Czech Koruna

Name of currency: Czech Koruna

Country / countries used: Czech Republic

Symbol:  

Brief history:

A currency named Krone in German meaning ‘crown’ and koruna in Czech with the same meaning, was first implemented in Austria/Hungary in 1892 at the new modern ‘gold-based’ monetary system locally. Following Czechoslovakia’s independence in1918 the need for a brand new separate currency presented itself as they would need to differentiate themselves against other new countries and their foreign currencies that were suffering from inflation.

And so the Czechoslovak Koruna was brought in 1919 on an equal par to the Austro-Hungarian krone in terms of money exchange with the original banknotes being produced that year but official coinage wasn’t until 1922.

Except for a brief blip between the years 1939 and 1945, when separate currencies were implemented for the 3 main areas Bohemia, Moravia and Slovakia equally matching the koruna in terms of money exchange, the Czechoslovak koruna remained in place until 1993.

During this time was the lead up to the splitting of Czechoslovakia into the two countries we now today. Following the ‘Munich Agreement’, the Polish takeover of Zaolzie and the German occupation of Czechoslovakia and the subsequent disillusion of the Western response as well as the appreciation for the newly found liberty for the chief share of Czechoslovakia from the Red Army resulted in the Communist Party of Czechoslovakia winning a majority vote in the national elections in 1946. In the 1948 revolution, Czechoslovakia became a communist-ruled state and the subsequent increasing discontent concluded in efforts to transform the communist regime in 1968. The events of 1968, now referred to as the Prague Spring, concluded with an offensive from the armies a party to the Warsaw Pact (all bar Romania); these armed forces stayed in the country right up until the ‘Velvet Revolution’ of 1989, which was when the communist command finally buckled. And in January 1993, Czechoslovakia peacefully disbanded into its fundamental states know known as the Czech Republic and the Slovak Republic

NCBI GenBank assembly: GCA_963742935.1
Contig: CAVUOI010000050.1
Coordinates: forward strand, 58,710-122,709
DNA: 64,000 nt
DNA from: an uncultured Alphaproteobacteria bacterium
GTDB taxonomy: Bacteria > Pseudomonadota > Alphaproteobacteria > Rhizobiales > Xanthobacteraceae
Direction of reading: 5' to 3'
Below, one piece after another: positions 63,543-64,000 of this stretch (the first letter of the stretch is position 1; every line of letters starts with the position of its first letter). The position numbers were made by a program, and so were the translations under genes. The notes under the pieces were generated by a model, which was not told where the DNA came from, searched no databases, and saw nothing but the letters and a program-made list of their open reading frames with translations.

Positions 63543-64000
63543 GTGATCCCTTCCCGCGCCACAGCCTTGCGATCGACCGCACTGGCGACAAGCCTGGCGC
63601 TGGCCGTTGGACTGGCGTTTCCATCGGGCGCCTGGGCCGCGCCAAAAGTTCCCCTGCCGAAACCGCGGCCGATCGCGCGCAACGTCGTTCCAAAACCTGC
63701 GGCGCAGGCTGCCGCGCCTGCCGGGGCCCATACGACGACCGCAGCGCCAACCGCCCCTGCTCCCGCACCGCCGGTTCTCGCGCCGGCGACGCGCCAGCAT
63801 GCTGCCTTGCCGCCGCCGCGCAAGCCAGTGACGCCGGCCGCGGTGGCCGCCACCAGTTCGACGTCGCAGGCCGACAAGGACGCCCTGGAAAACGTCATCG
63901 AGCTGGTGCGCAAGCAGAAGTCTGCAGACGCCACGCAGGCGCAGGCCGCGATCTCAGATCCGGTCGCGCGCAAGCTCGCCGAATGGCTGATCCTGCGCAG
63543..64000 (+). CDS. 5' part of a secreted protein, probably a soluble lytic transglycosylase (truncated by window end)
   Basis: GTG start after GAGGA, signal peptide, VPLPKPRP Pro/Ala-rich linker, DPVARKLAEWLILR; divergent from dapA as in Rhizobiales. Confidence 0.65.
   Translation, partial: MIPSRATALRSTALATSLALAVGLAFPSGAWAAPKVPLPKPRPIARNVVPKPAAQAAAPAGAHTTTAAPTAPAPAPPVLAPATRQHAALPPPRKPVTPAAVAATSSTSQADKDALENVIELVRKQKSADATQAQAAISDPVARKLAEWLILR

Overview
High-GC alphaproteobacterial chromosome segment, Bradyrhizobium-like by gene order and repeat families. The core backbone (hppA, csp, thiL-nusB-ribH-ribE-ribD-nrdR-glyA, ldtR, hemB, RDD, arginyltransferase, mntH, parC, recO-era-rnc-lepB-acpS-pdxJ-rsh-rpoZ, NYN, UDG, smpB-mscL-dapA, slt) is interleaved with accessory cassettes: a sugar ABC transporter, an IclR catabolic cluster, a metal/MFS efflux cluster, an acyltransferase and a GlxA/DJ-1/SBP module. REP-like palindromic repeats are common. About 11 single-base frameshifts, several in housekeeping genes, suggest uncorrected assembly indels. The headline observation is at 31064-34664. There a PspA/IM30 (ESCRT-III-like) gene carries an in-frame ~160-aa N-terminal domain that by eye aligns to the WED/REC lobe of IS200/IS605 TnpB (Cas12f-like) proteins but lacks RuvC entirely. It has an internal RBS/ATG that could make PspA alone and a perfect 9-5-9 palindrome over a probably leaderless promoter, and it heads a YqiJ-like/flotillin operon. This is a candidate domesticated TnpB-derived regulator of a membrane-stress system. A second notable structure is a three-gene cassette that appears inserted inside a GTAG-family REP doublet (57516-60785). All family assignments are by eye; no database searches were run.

The modern-day Czech Koruna came into place to substitute the Czechoslovak Koruna in 1993 when Czechoslovakia was dissolved, to start with them simply ‘over-stamping’ the old banknotes introducing the new versions later on its symbol Kč is placed after the numerical value.

Recent plans to join the euro scheme where suspended in 2007 due to internal opposition to the change as opposed to the country’s economic placing, which is actually well positioned when it comes to adopting the euro.